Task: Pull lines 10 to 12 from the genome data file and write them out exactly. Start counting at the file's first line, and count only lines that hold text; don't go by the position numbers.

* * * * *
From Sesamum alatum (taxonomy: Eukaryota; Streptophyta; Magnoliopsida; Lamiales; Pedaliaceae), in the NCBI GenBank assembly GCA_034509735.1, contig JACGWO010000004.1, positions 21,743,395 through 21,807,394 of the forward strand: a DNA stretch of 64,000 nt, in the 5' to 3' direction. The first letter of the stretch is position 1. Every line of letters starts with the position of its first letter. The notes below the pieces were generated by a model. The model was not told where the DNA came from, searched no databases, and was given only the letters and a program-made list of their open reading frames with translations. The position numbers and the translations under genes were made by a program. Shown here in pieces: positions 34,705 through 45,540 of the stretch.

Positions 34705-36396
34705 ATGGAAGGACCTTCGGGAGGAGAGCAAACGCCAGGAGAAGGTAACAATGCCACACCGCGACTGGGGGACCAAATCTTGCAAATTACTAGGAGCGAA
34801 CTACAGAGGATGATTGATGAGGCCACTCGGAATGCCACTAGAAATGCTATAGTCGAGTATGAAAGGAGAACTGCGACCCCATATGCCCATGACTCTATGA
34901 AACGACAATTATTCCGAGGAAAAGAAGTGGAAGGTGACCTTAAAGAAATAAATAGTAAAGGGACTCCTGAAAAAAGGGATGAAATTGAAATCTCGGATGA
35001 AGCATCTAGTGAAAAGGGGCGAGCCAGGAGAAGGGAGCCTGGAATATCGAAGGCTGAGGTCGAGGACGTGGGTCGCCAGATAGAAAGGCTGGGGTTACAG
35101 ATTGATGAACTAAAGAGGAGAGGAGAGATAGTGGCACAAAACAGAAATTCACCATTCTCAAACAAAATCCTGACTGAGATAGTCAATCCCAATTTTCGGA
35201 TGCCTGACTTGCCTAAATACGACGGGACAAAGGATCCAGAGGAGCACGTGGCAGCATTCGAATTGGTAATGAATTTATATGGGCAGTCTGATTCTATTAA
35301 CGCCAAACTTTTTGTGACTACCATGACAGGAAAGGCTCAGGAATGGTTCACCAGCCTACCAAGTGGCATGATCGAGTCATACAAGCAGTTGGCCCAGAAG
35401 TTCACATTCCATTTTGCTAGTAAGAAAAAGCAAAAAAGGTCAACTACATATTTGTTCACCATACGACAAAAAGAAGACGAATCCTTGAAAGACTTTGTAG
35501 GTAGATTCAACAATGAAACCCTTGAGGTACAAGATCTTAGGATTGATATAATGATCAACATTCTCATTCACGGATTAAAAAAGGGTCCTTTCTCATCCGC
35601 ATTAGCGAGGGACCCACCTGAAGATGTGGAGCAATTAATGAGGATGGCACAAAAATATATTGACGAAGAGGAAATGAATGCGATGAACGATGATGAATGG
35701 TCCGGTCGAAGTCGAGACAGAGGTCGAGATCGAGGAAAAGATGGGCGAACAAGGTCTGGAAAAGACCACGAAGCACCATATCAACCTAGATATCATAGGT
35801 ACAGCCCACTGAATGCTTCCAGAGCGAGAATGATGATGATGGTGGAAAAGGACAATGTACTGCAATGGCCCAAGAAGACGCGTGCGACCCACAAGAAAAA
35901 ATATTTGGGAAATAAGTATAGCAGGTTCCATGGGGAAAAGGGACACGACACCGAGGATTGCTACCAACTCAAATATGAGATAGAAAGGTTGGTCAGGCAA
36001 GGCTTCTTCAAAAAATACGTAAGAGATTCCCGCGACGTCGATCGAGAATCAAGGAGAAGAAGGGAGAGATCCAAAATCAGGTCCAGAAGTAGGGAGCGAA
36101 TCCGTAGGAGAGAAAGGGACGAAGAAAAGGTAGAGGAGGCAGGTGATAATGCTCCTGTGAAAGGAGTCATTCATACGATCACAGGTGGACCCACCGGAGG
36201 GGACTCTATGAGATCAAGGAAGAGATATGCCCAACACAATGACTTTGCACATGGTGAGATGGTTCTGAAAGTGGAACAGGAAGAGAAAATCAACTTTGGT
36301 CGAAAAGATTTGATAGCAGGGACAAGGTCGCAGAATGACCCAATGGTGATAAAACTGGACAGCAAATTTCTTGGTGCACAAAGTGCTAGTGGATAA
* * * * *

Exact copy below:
35401 TTCACATTCCATTTTGCTAGTAAGAAAAAGCAAAAAAGGTCAACTACATATTTGTTCACCATACGACAAAAAGAAGACGAATCCTTGAAAGACTTTGTAG
35501 GTAGATTCAACAATGAAACCCTTGAGGTACAAGATCTTAGGATTGATATAATGATCAACATTCTCATTCACGGATTAAAAAAGGGTCCTTTCTCATCCGC
35601 ATTAGCGAGGGACCCACCTGAAGATGTGGAGCAATTAATGAGGATGGCACAAAAATATATTGACGAAGAGGAAATGAATGCGATGAACGATGATGAATGG